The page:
The top 5 characteristics of a nurturing family versus the 7 common hindrances
Family systems of interaction have been studied for many years. A dysfunctional family that suffers from abuse or any type of addiction, from alcohol to shopping, even to poor health in overeating, will have certain characteristics in common. Abuses and addictions can’t live in a vacuum, there has to be a system of interaction that allow them to continue. The rules and characteristics below are not absolute but rather what is most commonly observed in broken families and loving families.
This grid is good for understanding the basic differences of shame interaction versus love interactions. However, the picture is bigger than this. No family is entirely in one side or the other. It is more like a continuum. We have some areas where we struggle with shame interactions but others that are love based. As we recognize the characteristics of each we can be intentional of moving into the love based side of things.
Characteristics of Nurture and Love
1. Security – life is not lived under the microscope of constant judgement. People don’t walk on eggshells, fearing making a mistake at any moment.
2. Love – affection is expressed regularly through words, hugs, smiles, emotional support.
3. Dialogue – because people don’t fear judgement issues are talked about without resorting to attacks.
4. Teachable – because dialogue can exist people are still supported when they make mistakes and learn from them.
5. Growth – because of the first four people grow, they learn core values through their mistakes. This begins to shed light on their destiny and calling in God.
To learn how to move into security and love get our Experiencing the Father’s Love teaching series.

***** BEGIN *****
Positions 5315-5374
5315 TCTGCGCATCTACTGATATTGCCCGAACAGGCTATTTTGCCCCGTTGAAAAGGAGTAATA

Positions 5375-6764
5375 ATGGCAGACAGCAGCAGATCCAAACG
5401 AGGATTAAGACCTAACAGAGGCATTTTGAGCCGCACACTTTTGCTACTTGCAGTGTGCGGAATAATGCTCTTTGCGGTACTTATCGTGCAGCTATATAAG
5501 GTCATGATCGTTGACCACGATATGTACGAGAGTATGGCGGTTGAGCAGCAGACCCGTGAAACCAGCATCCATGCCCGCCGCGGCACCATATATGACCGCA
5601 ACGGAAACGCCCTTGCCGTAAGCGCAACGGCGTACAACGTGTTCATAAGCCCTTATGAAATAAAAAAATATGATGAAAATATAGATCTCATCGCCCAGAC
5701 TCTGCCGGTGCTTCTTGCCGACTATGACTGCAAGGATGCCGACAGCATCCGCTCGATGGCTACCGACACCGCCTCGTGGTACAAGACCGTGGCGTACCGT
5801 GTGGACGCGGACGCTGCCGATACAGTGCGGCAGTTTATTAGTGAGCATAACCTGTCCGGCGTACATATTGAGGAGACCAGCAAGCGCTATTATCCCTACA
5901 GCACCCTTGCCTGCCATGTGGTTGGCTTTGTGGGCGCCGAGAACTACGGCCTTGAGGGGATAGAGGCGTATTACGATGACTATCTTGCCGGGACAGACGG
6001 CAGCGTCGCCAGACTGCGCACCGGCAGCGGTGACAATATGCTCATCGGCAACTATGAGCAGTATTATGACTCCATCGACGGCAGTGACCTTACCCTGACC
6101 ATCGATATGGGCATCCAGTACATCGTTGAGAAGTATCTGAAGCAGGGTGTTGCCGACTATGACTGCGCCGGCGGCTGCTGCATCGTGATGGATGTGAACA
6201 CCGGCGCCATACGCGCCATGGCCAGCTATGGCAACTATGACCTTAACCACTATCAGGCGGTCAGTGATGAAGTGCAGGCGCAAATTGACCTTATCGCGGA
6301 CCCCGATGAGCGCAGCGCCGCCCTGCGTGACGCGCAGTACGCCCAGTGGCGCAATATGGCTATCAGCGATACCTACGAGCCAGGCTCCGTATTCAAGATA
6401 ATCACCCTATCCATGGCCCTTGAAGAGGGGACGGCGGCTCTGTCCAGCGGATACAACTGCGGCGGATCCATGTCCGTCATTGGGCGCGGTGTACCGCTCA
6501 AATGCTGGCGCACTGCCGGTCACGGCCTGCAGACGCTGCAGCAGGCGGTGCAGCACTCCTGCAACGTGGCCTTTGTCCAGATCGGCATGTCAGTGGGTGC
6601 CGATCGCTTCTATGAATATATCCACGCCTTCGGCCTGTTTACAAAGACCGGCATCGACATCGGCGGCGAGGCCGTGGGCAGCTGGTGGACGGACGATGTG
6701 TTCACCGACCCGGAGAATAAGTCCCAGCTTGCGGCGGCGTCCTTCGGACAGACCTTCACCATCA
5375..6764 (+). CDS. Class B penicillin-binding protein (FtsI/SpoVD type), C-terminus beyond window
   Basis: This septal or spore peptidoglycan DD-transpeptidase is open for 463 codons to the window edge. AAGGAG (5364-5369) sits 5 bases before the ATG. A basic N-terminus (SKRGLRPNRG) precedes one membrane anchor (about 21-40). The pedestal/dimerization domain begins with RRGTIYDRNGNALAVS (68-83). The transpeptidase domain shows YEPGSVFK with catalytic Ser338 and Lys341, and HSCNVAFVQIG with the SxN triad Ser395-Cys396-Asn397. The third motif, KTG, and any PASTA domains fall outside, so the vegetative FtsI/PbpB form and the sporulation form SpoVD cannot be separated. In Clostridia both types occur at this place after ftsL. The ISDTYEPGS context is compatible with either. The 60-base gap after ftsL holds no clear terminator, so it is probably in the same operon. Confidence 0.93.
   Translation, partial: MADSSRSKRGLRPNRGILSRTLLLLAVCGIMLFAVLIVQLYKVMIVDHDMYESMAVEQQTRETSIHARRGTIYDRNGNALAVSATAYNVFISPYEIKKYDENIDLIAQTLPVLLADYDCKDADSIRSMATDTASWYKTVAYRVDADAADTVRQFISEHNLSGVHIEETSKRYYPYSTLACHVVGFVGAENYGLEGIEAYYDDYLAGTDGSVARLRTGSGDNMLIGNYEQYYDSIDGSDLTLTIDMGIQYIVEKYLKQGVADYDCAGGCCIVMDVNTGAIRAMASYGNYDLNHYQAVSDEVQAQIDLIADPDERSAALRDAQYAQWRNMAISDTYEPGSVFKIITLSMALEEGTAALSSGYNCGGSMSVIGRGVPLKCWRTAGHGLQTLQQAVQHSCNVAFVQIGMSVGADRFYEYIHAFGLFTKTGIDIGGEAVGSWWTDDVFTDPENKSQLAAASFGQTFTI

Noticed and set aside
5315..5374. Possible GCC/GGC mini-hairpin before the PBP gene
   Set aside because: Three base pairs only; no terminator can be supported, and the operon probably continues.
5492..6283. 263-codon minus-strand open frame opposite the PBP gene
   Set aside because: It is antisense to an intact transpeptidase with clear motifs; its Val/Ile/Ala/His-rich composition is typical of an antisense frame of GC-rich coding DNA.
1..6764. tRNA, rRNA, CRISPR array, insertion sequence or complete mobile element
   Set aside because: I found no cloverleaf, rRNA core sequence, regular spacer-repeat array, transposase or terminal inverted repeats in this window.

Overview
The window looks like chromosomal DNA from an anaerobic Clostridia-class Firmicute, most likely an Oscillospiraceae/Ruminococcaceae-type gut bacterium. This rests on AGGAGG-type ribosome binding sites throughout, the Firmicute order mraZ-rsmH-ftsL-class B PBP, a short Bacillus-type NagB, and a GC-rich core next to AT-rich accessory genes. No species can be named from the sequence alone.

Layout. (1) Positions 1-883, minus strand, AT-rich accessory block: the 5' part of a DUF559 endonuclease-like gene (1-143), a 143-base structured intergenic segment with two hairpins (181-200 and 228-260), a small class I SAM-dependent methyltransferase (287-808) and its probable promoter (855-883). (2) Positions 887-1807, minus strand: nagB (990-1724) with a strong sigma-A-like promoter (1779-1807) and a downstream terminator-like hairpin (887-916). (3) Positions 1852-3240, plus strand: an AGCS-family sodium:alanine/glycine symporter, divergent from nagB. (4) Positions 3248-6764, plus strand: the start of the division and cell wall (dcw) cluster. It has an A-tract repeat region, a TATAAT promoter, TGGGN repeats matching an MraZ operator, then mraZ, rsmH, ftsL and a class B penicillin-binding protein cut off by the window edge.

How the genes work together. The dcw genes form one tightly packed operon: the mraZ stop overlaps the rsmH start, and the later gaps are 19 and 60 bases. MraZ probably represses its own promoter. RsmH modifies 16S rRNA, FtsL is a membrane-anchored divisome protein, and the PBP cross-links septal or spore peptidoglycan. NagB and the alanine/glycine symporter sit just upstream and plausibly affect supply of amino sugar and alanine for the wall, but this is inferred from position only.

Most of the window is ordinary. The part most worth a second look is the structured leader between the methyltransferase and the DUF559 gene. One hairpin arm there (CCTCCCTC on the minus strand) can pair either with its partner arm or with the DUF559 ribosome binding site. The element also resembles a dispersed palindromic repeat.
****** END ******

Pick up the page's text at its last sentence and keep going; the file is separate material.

To learn more about dialogue, being teachable, developing core values and moving into destiny get our Shame to Sonship series.
Rules of Shame
1. Control – Undeveloped relationship skills and family members with shame identities, lead to constant judgments to protect the heart. People walk on eggshells. This shuts down all growth and people stay stuck.
2. Perfection – Because of the constant judging it is not okay to make mistakes so there’s always a need to be right. People are competitive and comparative.
3. Blame – Because it’s not okay to make mistakes or have weaknesses, responsibility for actions cannot be taken. So accountability doesn’t occur, nor forgiveness and restitution.
4. Denial – People are not able to be real, it’s not okay to look bad. So issues are denied, minimized, procrastinated.
5. Unreliability – Relationship cutoffs are normative when the security of love is not present nor the relational skills of dialogue through holding the heart open to each other.
6. Incompleteness – People aren’t reliable, don’t keep commitments.
7. Don’t talk – Secrets are big. People survive a dysfunctional hurtful family by naturally gravitating to don’t talk, don’t trust, don’t feel.
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